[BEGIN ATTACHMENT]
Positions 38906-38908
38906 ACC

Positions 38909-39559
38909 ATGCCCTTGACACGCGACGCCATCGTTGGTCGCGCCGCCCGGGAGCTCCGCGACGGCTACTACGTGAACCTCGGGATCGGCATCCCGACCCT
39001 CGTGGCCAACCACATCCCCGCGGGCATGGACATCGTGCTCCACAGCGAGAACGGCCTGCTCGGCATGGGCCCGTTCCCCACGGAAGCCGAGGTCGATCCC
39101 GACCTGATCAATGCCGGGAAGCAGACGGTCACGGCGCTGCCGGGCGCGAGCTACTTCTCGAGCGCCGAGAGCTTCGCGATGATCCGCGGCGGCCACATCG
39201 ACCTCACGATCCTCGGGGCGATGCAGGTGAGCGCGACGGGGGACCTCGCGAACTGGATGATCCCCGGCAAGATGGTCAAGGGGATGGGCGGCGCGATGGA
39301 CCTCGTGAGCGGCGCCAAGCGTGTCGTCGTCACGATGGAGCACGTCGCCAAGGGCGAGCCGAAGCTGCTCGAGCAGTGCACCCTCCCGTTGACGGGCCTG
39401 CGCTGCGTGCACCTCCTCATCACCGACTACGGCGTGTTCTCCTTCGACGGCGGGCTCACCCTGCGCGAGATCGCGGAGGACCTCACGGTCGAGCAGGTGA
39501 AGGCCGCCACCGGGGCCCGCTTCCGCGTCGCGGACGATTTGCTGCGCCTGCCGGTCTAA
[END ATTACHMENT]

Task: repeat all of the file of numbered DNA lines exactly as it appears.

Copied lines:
Positions 38906-38908
38906 ACC

Positions 38909-39559
38909 ATGCCCTTGACACGCGACGCCATCGTTGGTCGCGCCGCCCGGGAGCTCCGCGACGGCTACTACGTGAACCTCGGGATCGGCATCCCGACCCT
39001 CGTGGCCAACCACATCCCCGCGGGCATGGACATCGTGCTCCACAGCGAGAACGGCCTGCTCGGCATGGGCCCGTTCCCCACGGAAGCCGAGGTCGATCCC
39101 GACCTGATCAATGCCGGGAAGCAGACGGTCACGGCGCTGCCGGGCGCGAGCTACTTCTCGAGCGCCGAGAGCTTCGCGATGATCCGCGGCGGCCACATCG
39201 ACCTCACGATCCTCGGGGCGATGCAGGTGAGCGCGACGGGGGACCTCGCGAACTGGATGATCCCCGGCAAGATGGTCAAGGGGATGGGCGGCGCGATGGA
39301 CCTCGTGAGCGGCGCCAAGCGTGTCGTCGTCACGATGGAGCACGTCGCCAAGGGCGAGCCGAAGCTGCTCGAGCAGTGCACCCTCCCGTTGACGGGCCTG
39401 CGCTGCGTGCACCTCCTCATCACCGACTACGGCGTGTTCTCCTTCGACGGCGGGCTCACCCTGCGCGAGATCGCGGAGGACCTCACGGTCGAGCAGGTGA
39501 AGGCCGCCACCGGGGCCCGCTTCCGCGTCGCGGACGATTTGCTGCGCCTGCCGGTCTAA